We acknowledge that we live and work on unceded Indigenous territories and we thank the Musqueam, Squamish and Tsleil-Waututh Nations for their hospitality.
Scholarly endeavours, at their best, are richly textured conversations with a wide range of considered opinion and new sources that reveal dimensions of a subject previously hidden. Tina Block conducts such an endeavor focusing on the complex dynamics and impact of secularity in the Pacific Northwest between 1950 and 1970. This book is a provocative progress report on her findings and reflections.
The central contention of the book is that Northwest secularity in that period was a distinct regional culture that placed relatively little importance on formal religious connections and involvement. Block explores in considerable depth the shaping, meaning, and significance of secularity in the unique regional culture of the Pacific Northwest.
Block’s understanding of secularity is broad and nuanced. For her, secularity is distinguished by a distance from religious institutions and a fluidity of beliefs. It consists of the many ways in which people have avoided, resisted, or rejected religion (the beliefs, structures, and practices people associate with the supernatural, sacred, or other worldly), particularly in its organized forms. She explores these diverse forms of meaning through the lenses of organized religion, class, gender, beliefs, family, and region. Her understanding also incorporates the dynamics of individualism, materialism, independence, and mobility.
Block uses three primary sources in her study: printed articles from both religious and irreligious sources from a wide variety of regional and national writers; demographic data from governmental and polling sources; and interviews with forty-four residents of the region who identified as having a secular worldview during the period under study. The number of interviews might seem small, but Block listened carefully for the ways the interviewees constructed their worldviews in the vernacular of the region. Her weaving of their lived language into the rich tapestry of the study is one of the outstanding features of this work.
I am especially impressed by the ways in which Block uses the oral histories she has gathered to challenge the theoretical frameworks often imposed on lived reality. Secularity, she argues throughout the book, is a much more complicated and shifting phenomenon than many assume. For me, as both a Canadian religious historian and a practicing Christian minister in Burnaby, BC, this pioneering study on the intricacies of secularity in the Pacific Northwest opens up a whole new set of questions and possibilities in both dimensions of my life.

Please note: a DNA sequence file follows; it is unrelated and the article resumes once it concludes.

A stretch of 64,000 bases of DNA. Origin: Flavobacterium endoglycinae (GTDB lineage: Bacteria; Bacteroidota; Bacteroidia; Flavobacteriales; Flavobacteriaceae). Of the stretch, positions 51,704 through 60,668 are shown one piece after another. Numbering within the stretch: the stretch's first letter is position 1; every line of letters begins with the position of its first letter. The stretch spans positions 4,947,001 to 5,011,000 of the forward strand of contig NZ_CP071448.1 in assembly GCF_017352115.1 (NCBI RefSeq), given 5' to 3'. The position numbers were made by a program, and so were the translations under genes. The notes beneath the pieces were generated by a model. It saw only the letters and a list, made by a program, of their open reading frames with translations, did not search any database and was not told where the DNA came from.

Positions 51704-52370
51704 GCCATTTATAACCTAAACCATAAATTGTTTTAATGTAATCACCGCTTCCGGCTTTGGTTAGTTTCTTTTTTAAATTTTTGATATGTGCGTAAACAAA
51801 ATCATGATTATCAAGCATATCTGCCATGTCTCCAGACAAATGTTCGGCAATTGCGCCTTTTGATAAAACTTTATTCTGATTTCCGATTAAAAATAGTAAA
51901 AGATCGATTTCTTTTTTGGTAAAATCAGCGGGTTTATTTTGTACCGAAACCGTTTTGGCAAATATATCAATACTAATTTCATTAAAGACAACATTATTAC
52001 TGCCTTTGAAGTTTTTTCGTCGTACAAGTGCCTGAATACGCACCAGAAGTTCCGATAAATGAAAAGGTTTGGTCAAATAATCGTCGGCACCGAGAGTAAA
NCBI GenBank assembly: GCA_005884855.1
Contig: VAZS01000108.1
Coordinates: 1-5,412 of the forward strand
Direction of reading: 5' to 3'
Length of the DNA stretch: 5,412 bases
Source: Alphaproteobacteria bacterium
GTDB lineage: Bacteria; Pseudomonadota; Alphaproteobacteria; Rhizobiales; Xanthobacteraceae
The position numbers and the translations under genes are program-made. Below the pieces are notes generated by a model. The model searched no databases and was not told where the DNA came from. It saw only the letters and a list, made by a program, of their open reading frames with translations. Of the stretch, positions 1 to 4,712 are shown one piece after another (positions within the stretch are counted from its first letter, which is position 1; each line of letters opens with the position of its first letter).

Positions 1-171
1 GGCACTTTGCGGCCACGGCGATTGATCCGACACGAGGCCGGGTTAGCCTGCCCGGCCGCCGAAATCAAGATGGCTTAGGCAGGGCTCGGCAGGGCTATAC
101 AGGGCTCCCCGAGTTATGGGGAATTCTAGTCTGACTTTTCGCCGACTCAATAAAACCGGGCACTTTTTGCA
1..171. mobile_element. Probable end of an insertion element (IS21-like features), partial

Block draws judiciously on a broad range of scholarly approaches in fields that dig deeply into the everyday reality of how humans shape and express meaning. The primary disciplines are lived history, oral history, regional history, religious history, sociology, geography, and cultural studies, but many more inform the questions she brings to her topic. Especially in the introduction of her book, Block offers an instructive summary of the frameworks and insights offered by these relatively new disciplines. The depth of her analysis in the rest of the book, as she applies these perspectives to her topic, illustrates their usefulness in getting closer to the complexities of lived reality.
As she pursues this endeavor, Block raises three questions of interest that lie beyond the scope of her present study. First, the study was limited to the white population of the region and she is curious about how non-Europeans construct their experience of secularity. Second, she wants to explore more deeply the impact of nature-based leisure activities in the region, such as skiing and camping, on religiosity and irreligiosity. Finally, she thinks there is more work to be done on the connections between the distinctive religious, political, and moral perspectives of Northwesterners. From my perspective within organized religion, I’d be curious about a comparative study between the perspectives of her interviewees and those ordinary church members who decided to stay connected with organized religion in the Pacific Northwest. How did they construct their continuing or new-found adherence and is there something regionally unique about their religiosity?
To conclude, people interested in Pacific Northwest life are indebted to Tina Block for an admirable scholarly endeavor. It deserves wide circulation and consideration.
The Secular Northwest: Religion and Irreligion in Everyday Postwar Life
Vancouver: UBC Press, 2016. 244 pp. $32.95 paper.